> The list extract function is here:
    >
    > http://www.brpreiss.com/books/opus4/html/page98.html#SECTION005210000...- Hide quoted text -
    >
    > - Show quoted text -

    If we ignore that result is a const and the return type is non-const,
    it would seem that the returned value (a reference) refers to an
    object that has been deleted inside the Extract function. This, of
    course, is wrong.
     
    , Aug 10, 2008
    #5
  6. Jianwei Sun

    Jianwei Sun Guest

    Hello ,

    > On Aug 10, 11:18 am, Jianwei Sun <> wrote:
    >
    >>> I am reading a peice of code which is at the following link:
    >>> http://www.brpreiss.com/books/opus4/html/page141.html#SECTION0071230
    >>> 00 000000000000
    >>>
    >>> The code is like this:
    >>>
    >>> Object& StackAsLinkedList::pop()
    >>> {
    >>> if(count==0)
    >>> throw domain_error("stack is empty");
    >>> Object& const result=*list.First();
    >>> list.Extract(&result);
    >>> --count;
    >>> return result;
    >>> }
    >>> Does this code return a reference to local variable result? If this
    >>> is
    >>> the case, then this code has problem?
    >>> Thanks,
    >>> J.W.

    >> The list extract function is here:
    >>
    >> http://www.brpreiss.com/books/opus4/html/page98.html#SECTION005210000
    >> ...- Hide quoted text -
    >>
    >> - Show quoted text -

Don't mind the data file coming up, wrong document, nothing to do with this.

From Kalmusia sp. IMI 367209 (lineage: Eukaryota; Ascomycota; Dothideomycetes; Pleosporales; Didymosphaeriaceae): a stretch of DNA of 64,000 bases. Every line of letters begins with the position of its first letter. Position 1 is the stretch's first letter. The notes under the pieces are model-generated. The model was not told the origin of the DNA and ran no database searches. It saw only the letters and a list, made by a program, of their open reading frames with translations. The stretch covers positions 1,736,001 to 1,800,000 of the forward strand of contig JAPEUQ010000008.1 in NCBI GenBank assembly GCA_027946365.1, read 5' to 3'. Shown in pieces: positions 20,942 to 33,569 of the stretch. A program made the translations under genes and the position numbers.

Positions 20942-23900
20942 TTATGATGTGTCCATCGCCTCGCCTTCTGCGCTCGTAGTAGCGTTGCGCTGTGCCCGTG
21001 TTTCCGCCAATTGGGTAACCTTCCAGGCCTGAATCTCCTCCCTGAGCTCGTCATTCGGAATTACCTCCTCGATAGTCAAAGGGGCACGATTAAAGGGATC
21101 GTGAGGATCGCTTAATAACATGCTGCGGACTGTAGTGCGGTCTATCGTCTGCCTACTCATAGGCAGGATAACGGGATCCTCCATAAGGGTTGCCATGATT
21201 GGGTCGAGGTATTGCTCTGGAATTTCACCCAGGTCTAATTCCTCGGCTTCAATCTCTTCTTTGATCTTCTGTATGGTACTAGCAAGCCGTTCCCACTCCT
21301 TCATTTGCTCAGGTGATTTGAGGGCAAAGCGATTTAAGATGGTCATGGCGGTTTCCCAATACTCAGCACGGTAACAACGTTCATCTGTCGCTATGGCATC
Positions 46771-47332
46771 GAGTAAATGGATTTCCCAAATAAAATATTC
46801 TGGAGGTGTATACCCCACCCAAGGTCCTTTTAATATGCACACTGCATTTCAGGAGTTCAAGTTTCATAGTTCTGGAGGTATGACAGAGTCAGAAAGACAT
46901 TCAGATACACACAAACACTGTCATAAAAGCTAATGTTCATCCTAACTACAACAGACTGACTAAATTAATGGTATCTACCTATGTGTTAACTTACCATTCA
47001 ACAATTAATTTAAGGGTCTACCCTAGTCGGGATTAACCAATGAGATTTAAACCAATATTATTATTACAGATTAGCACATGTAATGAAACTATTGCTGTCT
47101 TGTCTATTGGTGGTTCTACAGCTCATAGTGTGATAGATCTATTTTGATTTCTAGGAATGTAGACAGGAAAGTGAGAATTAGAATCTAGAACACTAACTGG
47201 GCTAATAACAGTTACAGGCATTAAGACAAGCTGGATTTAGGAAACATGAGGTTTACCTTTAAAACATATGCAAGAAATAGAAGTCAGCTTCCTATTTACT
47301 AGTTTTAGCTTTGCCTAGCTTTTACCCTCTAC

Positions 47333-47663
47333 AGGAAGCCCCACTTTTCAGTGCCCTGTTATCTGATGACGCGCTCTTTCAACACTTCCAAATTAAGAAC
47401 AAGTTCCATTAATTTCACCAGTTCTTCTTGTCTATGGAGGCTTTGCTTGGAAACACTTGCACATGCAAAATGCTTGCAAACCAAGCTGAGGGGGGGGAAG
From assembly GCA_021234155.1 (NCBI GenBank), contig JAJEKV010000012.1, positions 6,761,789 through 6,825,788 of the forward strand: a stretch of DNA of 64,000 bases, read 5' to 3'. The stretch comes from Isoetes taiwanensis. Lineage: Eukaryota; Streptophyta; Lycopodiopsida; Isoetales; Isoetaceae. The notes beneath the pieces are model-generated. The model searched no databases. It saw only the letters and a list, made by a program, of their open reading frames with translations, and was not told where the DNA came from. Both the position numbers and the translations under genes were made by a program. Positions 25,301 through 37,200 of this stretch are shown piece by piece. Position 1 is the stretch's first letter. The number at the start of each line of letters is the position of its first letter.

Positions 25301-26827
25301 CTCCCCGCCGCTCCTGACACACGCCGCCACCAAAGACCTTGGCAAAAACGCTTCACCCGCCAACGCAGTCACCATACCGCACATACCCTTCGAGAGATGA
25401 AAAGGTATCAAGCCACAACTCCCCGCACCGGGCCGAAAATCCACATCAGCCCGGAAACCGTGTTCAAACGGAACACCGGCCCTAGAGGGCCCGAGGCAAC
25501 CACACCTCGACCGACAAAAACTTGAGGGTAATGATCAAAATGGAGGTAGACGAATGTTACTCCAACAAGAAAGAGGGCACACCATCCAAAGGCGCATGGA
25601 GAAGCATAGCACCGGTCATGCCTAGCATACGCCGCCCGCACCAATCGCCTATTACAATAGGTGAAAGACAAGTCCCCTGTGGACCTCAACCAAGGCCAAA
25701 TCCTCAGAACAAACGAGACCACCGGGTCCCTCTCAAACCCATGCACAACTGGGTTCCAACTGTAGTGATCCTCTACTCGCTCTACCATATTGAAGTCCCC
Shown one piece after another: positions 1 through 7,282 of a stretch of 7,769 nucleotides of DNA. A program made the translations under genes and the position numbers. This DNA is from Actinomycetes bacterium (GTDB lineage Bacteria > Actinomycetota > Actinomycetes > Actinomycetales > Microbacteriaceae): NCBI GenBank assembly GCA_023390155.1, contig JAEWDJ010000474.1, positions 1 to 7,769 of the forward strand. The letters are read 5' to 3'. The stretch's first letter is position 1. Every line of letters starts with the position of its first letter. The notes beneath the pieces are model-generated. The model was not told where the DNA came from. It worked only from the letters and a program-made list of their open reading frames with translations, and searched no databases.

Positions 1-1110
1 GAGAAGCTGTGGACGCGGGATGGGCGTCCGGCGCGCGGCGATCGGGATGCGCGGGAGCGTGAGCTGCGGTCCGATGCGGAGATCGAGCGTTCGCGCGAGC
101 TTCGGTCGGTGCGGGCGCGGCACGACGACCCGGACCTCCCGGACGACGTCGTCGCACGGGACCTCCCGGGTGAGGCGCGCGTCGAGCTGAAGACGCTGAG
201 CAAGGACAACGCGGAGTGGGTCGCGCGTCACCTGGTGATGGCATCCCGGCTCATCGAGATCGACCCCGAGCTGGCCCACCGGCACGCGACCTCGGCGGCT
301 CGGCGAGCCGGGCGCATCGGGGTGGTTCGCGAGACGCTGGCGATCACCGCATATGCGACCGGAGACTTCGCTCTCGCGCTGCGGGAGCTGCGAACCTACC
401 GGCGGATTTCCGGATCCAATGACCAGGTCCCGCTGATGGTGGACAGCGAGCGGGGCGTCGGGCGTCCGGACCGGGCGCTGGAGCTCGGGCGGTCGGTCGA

>>

    > If we ignore that result is a const and the return type is non-const,
    > it would seem that the returned value (a reference) refers to an
    > object that has been deleted inside the Extract function. This, of
    > course, is wrong.
    >


    Thank you for verify, I just want to make sure I didn't miss something obvious
    since the author who maintains
    this tutorial is a very knowledgeable person and this book is a 5-star book
    on amazon.com

    Thanks,
    J.W.
     
    Jianwei Sun, Aug 10, 2008
    #6
  7. Jianwei Sun

    Triple-DES Guest

    On 10 Aug, 19:56, Jianwei Sun <> wrote:
    > Thank you for verify, I just want to make sure I didn't miss something obvious
    > since the author who maintains
    > this tutorial is a very knowledgeable person and this book is a 5-star book
    > on amazon.com
    >
    > Thanks,
    > J.W


    Still, I think the author's approach is inherently flawed. Why would
    you want to implement your own data structures based on storing
    pointers to an Object base class in C++? That's more like pre-generics
    Java than idiomatic C++.

    For C++, I recommend reading up on the STL instead.

    DP
     
    Triple-DES, Aug 11, 2008
    #7